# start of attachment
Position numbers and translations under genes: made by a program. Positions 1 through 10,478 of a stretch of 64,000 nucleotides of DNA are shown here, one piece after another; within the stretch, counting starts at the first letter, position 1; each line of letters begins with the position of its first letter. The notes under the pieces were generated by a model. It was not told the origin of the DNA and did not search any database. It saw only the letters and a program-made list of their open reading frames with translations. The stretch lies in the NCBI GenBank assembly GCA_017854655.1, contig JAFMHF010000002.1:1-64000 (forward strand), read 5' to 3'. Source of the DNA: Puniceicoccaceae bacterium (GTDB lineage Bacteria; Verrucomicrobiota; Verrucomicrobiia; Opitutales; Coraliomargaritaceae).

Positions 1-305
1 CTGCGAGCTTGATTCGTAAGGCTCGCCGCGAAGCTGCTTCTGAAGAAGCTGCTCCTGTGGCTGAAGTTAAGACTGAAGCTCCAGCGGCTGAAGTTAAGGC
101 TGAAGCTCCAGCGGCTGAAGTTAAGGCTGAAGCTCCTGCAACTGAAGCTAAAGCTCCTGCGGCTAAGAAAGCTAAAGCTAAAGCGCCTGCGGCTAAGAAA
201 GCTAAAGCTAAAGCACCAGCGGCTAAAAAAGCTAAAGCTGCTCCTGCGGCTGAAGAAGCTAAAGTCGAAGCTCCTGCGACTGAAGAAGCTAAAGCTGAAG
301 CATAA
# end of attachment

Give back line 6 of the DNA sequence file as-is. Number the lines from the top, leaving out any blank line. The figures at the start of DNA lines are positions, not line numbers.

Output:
301 CATAA